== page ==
Books: The Cheapest Vacation You Can Buy











{February 2, 2013}   {Review} Warm Bodies by Issac Marion–Book Vs. Movie

9475392 MV5BMTQ4MjY2MjMzOV5BMl5BanBnXkFtZTcwMDUxNzIwOQ@@__V1_SX214_From Goodreads: A zombie who yearns for a better life ends up falling in love—with a human—in this astonishingly original debut novel.

R is a zombie. He has no memories, no identity, and no pulse, but he has dreams. He doesn’t enjoy killing people; he enjoys riding escalators and listening to Frank Sinatra. He is a little different from his fellow Dead.

Not just another zombie novel, Warm Bodies is funny, scary, and deeply moving.

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Truth: I picked up this book because the previews for the movie looked rather hilarious, and up until the previews started airing, I hadn’t even known there was a book.  As the movie looked like something fun I’d like to see, I did a little research and found out it’s another book-turned-movie that has become so popular these past few years.  So, I scooped up the novel and read it, hoping for a humorous zombie tale.  But, that’s not really what I got (reader beware, there are a few spoilers below).

First of all, this is not an original story, in my opinion.  It’s actually a spinoff of Romeo and Juliet.  Now, there’s absolutely nothing wrong with that, but to call Warm Bodies an original debut, well… that it is not. It’s true that it took me until halfway through the book to begin making the connections between the novel and the classic tragedy, but the balcony scene itself, when Julie is recording her thoughts and R is below her unbeknownst, gave it away, especially when Julie made the famous statement about names, which comes directly from Shakespeare.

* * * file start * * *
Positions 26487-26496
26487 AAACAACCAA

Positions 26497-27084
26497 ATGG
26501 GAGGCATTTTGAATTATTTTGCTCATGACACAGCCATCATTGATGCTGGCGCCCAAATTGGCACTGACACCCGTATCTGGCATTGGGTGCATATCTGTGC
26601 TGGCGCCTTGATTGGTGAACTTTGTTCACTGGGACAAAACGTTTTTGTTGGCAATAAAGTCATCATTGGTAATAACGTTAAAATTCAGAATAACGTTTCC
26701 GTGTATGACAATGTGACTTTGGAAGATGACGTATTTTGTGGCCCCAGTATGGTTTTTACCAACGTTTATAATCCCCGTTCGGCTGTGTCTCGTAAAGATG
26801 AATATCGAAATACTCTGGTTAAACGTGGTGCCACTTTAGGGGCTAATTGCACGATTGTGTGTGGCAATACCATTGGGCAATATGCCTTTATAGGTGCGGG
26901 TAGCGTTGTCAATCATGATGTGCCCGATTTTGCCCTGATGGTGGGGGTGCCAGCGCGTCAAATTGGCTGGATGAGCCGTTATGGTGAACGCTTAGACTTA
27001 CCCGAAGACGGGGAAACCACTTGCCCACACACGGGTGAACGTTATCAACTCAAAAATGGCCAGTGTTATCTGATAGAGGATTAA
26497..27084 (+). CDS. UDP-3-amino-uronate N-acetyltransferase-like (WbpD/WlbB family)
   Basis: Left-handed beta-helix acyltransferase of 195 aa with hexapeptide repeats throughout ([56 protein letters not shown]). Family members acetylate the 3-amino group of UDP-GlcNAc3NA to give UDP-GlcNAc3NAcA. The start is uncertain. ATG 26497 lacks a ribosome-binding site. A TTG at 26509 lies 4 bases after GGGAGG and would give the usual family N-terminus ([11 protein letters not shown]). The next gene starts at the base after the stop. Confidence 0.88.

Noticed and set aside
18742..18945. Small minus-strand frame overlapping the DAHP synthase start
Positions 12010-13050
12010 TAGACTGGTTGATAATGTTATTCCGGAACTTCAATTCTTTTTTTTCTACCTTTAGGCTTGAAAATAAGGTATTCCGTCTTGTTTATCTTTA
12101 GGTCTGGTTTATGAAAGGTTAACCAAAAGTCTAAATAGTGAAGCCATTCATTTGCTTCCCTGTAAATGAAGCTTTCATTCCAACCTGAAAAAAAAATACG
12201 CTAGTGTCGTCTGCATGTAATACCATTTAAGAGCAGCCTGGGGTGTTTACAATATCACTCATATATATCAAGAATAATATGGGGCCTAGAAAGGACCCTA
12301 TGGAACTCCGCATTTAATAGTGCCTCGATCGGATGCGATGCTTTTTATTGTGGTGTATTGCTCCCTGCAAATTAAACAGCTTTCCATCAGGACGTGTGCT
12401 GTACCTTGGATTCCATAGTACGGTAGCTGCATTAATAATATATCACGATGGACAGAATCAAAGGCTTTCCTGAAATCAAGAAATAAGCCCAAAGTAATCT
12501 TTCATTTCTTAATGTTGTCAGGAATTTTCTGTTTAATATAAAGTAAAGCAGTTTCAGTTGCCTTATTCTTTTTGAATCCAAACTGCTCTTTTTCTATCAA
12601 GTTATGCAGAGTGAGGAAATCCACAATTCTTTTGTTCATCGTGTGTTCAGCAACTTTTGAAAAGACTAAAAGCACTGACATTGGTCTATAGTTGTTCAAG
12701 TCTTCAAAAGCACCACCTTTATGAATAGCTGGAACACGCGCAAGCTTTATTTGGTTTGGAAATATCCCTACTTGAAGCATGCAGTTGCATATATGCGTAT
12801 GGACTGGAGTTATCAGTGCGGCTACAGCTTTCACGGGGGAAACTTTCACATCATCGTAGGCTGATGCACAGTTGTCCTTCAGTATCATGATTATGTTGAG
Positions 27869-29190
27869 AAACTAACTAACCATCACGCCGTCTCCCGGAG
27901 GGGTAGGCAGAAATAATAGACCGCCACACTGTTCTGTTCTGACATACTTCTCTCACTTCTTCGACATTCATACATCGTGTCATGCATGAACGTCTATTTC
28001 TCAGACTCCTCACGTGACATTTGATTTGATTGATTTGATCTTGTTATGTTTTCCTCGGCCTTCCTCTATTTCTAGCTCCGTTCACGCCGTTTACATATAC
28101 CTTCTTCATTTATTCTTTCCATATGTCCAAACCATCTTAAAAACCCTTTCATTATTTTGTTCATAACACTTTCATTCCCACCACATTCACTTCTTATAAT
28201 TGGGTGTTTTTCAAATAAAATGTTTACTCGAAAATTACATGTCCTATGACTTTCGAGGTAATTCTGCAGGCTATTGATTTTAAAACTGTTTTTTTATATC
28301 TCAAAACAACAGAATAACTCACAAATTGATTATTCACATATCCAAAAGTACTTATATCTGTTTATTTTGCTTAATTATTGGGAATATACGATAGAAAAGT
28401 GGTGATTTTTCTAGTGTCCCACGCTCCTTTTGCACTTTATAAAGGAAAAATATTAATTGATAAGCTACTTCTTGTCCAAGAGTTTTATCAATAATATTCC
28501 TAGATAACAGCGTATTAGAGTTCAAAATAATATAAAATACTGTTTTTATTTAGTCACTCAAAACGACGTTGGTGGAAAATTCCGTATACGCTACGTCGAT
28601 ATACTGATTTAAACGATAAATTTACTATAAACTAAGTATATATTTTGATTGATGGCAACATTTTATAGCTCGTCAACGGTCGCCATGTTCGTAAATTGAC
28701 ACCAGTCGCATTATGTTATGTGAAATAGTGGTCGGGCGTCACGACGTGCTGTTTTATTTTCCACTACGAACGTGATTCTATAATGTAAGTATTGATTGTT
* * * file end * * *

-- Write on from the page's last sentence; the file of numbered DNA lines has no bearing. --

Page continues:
Here’s my breakdown of our cast of characters:

Julie, the only daughter of a well known, high status general=Juliet

Perry, Julie’s boyfriend who is killed by R=Paris

Nora, Julie’s best friend and confidant=Nurse

R, a moping, depressed zombie looking for the meaning of “life” and who falls instantly for Julie=Romeo

M, R’s best friend=Mercutio

Random unlucky guard, who is also killed by R=Tybalt

General, father to Juliet unable to see past his own beliefs=Lord Capulet

Aside from our characters, the two feuding houses from the classic work out to be the humans vs. the zombies. And, as I’ve already mentioned, there is a balcony scene that follows Shakespeare’s scene to a tee.  There is instant love, at least in R’s case, as well as distant parents, big housing complexes that are dangerous to both Julie and R should they enter the other’s housing area and, the list goes on. Hence, this is a spinoff of Romeo and Juliet, with the needed vast changes to make it a spinoff and not a retelling: the weird zombie marriage (Rosaline?) and child adoption, skeleton priests or something of that nature, weird out of body experiences, or, the dead talking to R in his mind, and the lack of “death” at the end.